The Reclusive Aristocrat – Part Thirty-eight

Chapter Seventeen

Ketteridge House, Leicestershire, England, end of February, 1816

Alex felt like something hard and unforgiving was striking him full in the chest when he witnessed his wife sinking to her knees with a soft moan beside the body on the floor. At the same time, his protective trait hit him like lightning. There were too many witnesses in the room.

“Reverend Bonneville, I am very much obliged to you for bringing her ladyship here. In my haste, I confess I did not think of notifying her of what we found here. You may return home, now. I will take care of my wife,” Alex said, using his military voice. Not many of his men dared to disobey that tone.

The good reverend blinked in confusion but went on his way with a polite bow. Alex refocussed on his wife, deliberately ignoring Richard Orme’s raised eyebrows. He would deal with his friend later. Rowena, he saw, reached for Johnston’s bluish face, then seemed to recoil from the hideously distorted mouth with its protruding tongue. If he ever had doubts about the corpse’s identity, Alex was now absolutely sure who it was, for Rowena looked up at him with teary eyes.

“Oh, Alex, it is Peter! What happened? Oh, it is too distressing!” She grabbed one of the rigid hands and pressed it to her chest, and Alex winced at the sharp stab of jealousy deep in his chest. Bloody blasted hell, but she still loved the bastard. Well, he would not stand for it.

“Come away, madam,” he ordered coldly, taking her arm. “Dr Orme has not yet finished examining the body.” Vaguely aware of Richard’s astonished gaze, he tried to raise her from her knees, but she resisted.

“We must prepare him for burying, Alex. Will you allow to have him taken to Ketteridge House?”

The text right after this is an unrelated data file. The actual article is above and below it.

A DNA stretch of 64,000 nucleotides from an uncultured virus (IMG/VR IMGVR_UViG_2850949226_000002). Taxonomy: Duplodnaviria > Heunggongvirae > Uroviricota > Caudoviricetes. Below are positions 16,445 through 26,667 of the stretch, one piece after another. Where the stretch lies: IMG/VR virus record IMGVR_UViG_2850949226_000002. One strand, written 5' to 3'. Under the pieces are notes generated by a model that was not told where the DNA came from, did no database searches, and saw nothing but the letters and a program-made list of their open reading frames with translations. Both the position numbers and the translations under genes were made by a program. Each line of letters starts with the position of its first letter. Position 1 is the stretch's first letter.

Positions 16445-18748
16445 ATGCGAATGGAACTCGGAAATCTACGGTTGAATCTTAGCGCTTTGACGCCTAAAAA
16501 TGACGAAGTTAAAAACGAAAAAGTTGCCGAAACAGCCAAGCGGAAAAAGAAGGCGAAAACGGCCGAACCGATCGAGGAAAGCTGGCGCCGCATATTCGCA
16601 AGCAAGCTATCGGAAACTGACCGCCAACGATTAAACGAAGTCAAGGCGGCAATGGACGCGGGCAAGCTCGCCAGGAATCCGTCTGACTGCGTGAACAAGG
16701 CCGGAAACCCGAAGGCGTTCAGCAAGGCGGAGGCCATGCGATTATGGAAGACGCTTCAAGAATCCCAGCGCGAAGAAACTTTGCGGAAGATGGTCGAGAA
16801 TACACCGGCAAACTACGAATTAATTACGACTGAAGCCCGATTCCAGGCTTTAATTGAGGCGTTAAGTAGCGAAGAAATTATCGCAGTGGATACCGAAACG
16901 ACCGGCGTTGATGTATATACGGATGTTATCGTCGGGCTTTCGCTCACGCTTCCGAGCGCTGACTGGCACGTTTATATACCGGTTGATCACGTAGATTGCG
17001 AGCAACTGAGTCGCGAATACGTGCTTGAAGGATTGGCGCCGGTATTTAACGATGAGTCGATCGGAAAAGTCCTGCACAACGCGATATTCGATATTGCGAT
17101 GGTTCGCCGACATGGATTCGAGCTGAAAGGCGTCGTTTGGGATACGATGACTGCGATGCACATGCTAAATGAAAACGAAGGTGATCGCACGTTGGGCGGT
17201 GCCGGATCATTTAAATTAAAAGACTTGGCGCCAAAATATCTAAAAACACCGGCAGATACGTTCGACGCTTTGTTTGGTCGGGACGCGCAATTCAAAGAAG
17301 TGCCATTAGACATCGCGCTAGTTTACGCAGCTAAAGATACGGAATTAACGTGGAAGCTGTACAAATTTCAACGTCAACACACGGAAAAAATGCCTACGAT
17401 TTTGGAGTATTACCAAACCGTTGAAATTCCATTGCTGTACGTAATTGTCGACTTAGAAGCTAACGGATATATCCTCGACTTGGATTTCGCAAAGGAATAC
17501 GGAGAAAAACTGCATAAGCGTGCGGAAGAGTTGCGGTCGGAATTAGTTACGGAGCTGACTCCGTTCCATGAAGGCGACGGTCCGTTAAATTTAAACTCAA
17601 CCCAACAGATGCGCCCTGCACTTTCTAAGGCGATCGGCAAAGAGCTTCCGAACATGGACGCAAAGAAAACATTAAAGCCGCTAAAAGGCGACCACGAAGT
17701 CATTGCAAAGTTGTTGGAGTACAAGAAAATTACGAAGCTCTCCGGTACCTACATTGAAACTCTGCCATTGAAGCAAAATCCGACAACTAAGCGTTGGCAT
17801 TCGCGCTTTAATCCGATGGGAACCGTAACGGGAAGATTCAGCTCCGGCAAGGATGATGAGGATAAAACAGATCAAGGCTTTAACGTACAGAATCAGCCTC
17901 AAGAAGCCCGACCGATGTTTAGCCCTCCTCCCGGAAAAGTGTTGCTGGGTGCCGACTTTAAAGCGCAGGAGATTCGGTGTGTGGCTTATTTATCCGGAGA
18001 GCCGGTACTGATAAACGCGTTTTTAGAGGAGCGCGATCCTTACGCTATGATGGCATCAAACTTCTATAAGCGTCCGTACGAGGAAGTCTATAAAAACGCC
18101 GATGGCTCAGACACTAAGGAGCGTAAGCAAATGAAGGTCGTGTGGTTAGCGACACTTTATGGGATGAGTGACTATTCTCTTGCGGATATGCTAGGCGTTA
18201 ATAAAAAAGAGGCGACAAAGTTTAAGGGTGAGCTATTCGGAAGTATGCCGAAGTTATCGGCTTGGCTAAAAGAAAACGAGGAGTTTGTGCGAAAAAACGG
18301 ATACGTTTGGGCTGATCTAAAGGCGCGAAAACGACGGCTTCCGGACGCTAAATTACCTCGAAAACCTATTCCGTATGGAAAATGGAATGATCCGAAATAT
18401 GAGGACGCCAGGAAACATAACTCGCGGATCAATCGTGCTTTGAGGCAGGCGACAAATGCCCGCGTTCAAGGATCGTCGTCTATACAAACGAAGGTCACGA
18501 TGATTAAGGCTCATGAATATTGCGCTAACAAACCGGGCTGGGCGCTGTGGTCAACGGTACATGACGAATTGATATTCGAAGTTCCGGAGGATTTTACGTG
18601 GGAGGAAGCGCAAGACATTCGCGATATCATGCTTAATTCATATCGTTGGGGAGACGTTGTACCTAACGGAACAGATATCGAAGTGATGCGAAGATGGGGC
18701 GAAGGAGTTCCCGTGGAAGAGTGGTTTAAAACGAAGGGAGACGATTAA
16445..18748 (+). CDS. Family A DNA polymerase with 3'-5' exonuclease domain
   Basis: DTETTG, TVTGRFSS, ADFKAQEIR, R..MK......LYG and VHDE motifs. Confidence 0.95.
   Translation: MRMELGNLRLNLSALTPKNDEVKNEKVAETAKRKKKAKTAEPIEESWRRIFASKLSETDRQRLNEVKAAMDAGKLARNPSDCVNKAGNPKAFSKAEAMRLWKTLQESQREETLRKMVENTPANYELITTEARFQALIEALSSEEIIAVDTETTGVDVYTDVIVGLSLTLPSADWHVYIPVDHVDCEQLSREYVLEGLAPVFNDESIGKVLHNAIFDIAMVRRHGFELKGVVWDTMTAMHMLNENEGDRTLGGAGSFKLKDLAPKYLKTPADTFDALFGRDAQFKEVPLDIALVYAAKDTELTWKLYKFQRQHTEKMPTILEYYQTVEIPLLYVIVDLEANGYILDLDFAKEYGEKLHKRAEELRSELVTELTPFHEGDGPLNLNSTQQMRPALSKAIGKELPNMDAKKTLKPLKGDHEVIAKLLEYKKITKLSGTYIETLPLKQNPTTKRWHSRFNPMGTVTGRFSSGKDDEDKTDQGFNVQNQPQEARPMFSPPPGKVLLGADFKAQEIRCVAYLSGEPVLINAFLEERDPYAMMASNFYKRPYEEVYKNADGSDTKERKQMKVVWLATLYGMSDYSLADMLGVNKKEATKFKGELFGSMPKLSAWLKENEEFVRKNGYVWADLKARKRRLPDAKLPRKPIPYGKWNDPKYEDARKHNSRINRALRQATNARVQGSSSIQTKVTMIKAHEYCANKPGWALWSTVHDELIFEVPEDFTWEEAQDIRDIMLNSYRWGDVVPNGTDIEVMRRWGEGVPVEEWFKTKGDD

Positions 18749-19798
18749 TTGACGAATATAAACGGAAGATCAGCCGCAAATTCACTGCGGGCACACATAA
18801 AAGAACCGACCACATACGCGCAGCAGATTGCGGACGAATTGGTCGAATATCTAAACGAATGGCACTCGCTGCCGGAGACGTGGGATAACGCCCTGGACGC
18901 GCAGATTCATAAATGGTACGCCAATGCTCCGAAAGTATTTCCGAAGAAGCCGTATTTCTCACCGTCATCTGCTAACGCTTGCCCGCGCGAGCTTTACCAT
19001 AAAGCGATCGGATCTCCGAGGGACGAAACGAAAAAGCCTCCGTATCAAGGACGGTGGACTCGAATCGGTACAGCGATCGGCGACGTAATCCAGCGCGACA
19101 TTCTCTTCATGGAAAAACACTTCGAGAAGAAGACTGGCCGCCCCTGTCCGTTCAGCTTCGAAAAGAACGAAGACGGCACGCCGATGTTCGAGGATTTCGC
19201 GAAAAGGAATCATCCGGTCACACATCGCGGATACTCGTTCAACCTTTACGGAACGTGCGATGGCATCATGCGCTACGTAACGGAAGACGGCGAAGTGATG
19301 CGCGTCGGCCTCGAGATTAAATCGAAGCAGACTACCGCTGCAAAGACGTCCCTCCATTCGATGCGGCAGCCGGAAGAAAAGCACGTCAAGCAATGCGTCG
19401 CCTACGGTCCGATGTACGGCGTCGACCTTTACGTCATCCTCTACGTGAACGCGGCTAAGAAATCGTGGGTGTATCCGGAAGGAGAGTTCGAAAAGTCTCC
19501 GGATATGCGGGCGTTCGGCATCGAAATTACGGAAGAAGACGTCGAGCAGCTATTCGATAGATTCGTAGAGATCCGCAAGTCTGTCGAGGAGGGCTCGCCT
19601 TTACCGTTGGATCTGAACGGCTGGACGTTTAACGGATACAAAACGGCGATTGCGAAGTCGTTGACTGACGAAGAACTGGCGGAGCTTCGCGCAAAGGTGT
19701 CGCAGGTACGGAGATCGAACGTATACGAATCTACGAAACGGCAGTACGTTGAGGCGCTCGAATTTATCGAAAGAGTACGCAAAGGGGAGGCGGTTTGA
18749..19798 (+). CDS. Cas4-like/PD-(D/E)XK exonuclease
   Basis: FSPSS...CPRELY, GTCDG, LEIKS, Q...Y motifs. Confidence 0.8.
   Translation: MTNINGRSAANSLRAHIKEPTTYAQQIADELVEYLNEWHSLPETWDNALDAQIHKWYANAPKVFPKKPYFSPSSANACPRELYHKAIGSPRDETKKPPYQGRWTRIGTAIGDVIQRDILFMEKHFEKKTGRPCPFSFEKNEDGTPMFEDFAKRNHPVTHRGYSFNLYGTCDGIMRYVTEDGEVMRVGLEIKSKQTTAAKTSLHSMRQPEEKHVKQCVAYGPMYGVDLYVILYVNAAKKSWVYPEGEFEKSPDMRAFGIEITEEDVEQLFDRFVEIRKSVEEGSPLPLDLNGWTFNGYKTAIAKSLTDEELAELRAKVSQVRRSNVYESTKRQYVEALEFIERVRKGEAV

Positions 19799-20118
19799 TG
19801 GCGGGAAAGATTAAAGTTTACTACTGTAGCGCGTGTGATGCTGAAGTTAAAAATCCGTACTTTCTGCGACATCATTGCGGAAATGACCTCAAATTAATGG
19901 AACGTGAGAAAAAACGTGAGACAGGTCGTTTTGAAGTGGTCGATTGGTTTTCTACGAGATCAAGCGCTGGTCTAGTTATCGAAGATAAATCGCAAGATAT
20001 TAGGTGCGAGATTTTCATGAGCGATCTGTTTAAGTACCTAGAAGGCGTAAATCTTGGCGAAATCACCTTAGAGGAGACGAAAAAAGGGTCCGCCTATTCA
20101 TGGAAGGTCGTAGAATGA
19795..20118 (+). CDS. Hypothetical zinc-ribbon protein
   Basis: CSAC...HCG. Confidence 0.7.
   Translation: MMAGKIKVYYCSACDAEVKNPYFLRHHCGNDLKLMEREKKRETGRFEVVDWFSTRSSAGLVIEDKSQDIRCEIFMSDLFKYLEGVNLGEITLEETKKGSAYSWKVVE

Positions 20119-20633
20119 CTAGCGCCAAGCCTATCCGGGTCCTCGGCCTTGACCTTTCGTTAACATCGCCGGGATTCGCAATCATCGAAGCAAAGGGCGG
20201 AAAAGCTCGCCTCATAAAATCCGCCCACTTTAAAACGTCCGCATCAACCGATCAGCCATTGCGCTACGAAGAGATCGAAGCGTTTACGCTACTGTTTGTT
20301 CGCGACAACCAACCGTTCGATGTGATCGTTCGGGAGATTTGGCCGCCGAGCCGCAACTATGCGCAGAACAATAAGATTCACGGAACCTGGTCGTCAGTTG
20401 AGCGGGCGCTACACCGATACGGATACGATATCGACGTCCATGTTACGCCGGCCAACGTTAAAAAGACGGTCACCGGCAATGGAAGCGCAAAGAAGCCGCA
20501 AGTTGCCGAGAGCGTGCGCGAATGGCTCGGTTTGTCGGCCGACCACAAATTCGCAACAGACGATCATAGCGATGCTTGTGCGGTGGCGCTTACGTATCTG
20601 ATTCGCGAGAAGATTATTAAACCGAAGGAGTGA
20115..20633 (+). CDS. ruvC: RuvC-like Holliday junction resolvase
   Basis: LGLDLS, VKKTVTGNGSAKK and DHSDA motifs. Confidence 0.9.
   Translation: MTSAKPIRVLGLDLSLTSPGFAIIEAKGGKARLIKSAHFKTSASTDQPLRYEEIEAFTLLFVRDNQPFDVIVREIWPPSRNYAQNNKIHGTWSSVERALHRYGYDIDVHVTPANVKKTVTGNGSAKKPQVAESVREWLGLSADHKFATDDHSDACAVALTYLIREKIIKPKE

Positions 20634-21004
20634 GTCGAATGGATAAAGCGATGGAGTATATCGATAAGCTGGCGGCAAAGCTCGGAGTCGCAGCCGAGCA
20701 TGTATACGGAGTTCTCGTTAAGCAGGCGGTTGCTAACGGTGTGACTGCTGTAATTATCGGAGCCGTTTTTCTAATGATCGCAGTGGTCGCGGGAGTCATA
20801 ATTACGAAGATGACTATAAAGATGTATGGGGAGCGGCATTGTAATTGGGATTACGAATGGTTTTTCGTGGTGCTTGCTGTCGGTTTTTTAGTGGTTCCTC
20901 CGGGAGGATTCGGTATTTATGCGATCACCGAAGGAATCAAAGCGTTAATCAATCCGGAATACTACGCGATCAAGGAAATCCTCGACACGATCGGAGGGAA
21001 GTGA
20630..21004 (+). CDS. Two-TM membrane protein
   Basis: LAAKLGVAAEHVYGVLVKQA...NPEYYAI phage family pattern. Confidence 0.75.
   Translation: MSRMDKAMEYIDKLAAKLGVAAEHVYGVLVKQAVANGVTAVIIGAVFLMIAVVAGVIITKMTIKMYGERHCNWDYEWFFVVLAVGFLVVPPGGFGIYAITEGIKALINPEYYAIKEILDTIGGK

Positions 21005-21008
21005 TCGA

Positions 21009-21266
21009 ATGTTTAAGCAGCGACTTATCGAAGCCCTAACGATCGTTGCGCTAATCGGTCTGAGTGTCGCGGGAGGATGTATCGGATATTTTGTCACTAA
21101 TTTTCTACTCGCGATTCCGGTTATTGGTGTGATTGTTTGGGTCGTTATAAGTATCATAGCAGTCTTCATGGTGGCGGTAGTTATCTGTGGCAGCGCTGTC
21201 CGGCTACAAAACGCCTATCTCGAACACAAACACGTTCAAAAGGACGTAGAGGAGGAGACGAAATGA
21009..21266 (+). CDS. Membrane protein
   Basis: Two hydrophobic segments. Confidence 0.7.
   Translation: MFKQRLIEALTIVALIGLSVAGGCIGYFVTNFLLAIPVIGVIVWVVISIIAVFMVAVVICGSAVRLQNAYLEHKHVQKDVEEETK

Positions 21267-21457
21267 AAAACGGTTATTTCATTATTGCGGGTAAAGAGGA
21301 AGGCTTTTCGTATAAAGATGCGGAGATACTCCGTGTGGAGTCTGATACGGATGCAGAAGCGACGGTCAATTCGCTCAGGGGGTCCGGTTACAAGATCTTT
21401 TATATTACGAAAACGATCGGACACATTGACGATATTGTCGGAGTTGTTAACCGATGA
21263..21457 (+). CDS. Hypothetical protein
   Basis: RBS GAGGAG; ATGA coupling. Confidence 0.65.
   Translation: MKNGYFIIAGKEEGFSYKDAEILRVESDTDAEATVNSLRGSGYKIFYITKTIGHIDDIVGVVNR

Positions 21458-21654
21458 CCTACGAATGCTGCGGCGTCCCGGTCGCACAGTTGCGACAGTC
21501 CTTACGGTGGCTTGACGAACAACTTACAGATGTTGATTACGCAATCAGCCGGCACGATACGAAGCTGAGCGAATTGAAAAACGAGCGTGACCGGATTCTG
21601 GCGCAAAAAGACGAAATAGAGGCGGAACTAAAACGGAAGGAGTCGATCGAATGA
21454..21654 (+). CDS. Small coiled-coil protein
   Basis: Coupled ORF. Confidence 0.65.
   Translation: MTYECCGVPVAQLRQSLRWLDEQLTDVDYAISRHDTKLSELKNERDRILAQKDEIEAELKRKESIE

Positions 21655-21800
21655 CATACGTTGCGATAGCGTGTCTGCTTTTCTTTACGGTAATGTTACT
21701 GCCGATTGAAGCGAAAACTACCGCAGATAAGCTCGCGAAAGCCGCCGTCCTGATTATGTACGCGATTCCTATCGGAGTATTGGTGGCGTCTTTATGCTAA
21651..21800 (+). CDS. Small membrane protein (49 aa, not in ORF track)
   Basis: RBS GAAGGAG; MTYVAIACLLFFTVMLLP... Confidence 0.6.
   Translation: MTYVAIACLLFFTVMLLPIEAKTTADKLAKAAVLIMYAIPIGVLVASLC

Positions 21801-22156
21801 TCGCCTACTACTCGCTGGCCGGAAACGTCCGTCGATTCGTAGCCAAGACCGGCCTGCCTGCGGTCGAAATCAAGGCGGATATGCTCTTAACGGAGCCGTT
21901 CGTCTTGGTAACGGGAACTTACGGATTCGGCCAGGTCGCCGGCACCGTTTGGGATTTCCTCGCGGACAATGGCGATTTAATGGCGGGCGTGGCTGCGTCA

Another stab, blast her. “I am afraid not, madam. This man has been murdered. There is to be an inquest at the village pub tomorrow. I will preside it since I am the magistrate here. It is best for you to return to the manor for now. You have done your part in identifying the victim, so I thank you. You are no longer needed here.” This time, he drew her to her feet and began tugging her from the room, painfully aware of the stunned stares Dr Orme sent him.

To his profound annoyance, she yet again bent over the corpse and picked something from the earthen floor.

“Alex …”

She seemed to choke from lack of air, and Alex felt his gut clench in fear. “What? What is it?”

She held up her hand and revealed a small, silver button shaped like a prancing horse. A tiny ruby served as the animal’s eye. The craftmanship was exquisite.

Rowena looked up at him and barely audibly whispered. “This comes from a waistcoat I once gave my brother.”

 

The next morning, people flocked into the tap room of The Fox and Hare to attend the inquest concerning the dead man found in the smithy. Excitement vibrated through the throng, the room being packed to the rafters. Outside in the courtyard, people were straining their necks to glimpse some small part of what was transpiring inside. Nobody wanted to miss a second of the event, since inquiries were an exhilarating performance for those not involved in the case. So it was that heads reared and necks stretched in anticipation to watch the new earl of Ketteridge enter the room. Men grunted in approval and women sighed in adoration as Alex, dressed in formal black and fine frock coat, took his place on the dais behind a massive oak table.